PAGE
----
“It’s one thing for little girls to play dress-ups, donning frocks and heels, putting on some lippy and parading around the lounge room—but when adults come along and turn it into a fierce competition for money and prizes, complete with professional make-up artists, hairdressers and photographers, that’s just creepy and every kind of wrong.” – Catherine Manning.
As a young girl, my favourite movie like many others was a Disney classic, “The Little Mermaid”. I vividly remember asking my Mum, “Why don’t I have red hair like Ariel?…and, why can’t I sing?” Obviously young children ask a lot of questions – and “why?” was definitely my favourite word up until I was.. well, let’s just say it still is. Ariel, a damsel in distress, skinny waisted and my definition of “perfect” was what I aspired to when I was 5. Sure, at the time I thought it was perfectly okay to think like this – but when it comes to reality, a young girl, boy, woman or man shouldn’t have to worry why they don’t have something that someone else does, instead they should embrace who they are because in my opinion, that is much more important. It was only last night I turned my Wii Fit on and put it away again after 5 minutes because it yelped and told me I should “try to avoid [my] afternoon snacks”.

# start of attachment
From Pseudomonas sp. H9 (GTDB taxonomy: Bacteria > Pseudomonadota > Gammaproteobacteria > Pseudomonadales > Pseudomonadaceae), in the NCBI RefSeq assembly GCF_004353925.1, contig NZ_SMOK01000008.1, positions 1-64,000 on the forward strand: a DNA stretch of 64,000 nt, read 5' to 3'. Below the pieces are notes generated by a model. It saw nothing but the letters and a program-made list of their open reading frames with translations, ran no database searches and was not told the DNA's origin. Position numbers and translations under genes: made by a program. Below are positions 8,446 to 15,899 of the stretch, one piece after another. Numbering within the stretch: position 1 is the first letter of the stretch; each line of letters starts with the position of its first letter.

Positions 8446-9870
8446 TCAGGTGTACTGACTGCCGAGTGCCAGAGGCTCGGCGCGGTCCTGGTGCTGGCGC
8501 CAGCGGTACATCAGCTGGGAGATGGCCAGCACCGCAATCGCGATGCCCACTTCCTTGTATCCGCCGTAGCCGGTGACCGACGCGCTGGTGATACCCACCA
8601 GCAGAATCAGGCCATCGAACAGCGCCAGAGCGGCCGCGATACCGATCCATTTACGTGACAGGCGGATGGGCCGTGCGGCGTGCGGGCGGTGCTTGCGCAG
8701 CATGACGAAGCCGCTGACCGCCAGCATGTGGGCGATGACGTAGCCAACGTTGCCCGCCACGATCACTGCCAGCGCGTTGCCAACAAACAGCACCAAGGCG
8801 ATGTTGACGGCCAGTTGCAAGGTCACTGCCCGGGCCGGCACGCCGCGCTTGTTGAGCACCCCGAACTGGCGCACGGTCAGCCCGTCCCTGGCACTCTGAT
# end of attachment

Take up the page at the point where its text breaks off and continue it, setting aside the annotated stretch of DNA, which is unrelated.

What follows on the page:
So what on earth does this have to do with media and it’s effects? Well frankly, there is so much pressure in today’s society to be “perfect” or “ideal”. While the media isn’t 100% to blame it definitely plays a huge part in how we think about and portray ourselves. Linking to media is social media which is growing rapidly every day and it is hugely accessible on our phones, tablets and laptops. Facebook, Twitter and Tumblr are just a few of the ways we connect with others in the 21st century and it is through these sites and news programmes that we are drowned in negative images, comments and introduced to things such as “trolls”. If the media showcases what is “acceptable”, or rather if we as a society agree, then can magazine…. after magazine…. after magazine really escape the responsibility of instilling the minds of women and girls, an ‘ideal’ paradigm of beauty? “Toddlers and Tiaras” is a controversial television program showing oversexualised girls and is an example of not only the effects of media’s ideal but society’s viewpoint. How can parents protect their children from developing a false sense of identity and self-esteem? Is it the media to blame for shows like this to be aired in the first place – creating self-esteem issues in young children, or is it the society’s view-point? Is this now a source of entertainment for viewers – to laugh, to comment – can it actually get any worse? This is a British article I came across, which includes some disturbing reallydisturbing facts. http://www.dailymail.co.uk/news/article-2020765/Children-aged-FIVE-treated-anorexia-Doctors-blame-ultra-slim-celebrities.html?ito=feeds-newsxml This leads me to my next point. Discussions, insults and opinions play out on such a larger scale than ever before with the “connected” world, it is not just a localised or isolated dialogue. As all of you would know, “liking” someones post – and being able to join in a conversation on any social media program has become the new way of “discussing”, but in most cases leads to arguments, cyberbulling – and “keyboard warriors”.. who somehow think negative comments wont have the same effect typed as it would be spoken face to face. References: http://ezinearticles.com/?Negative-Body-Image—Is-the-Media-to-Blame?&id=2905466 http://www.disordered-eating.co.uk/causes-of-eating-disorders/negative-body-image.html http://www.parenthood360.com/index.php/teen-body-image-and-the-media-14-20960/ http://kelseyd629.blogspot.com.au/2012/03/media-and-eating-disorders.html http://enlighteneducation.edublogs.org/2011/04/01/toddlers-tiaras-pull-the-pin-now/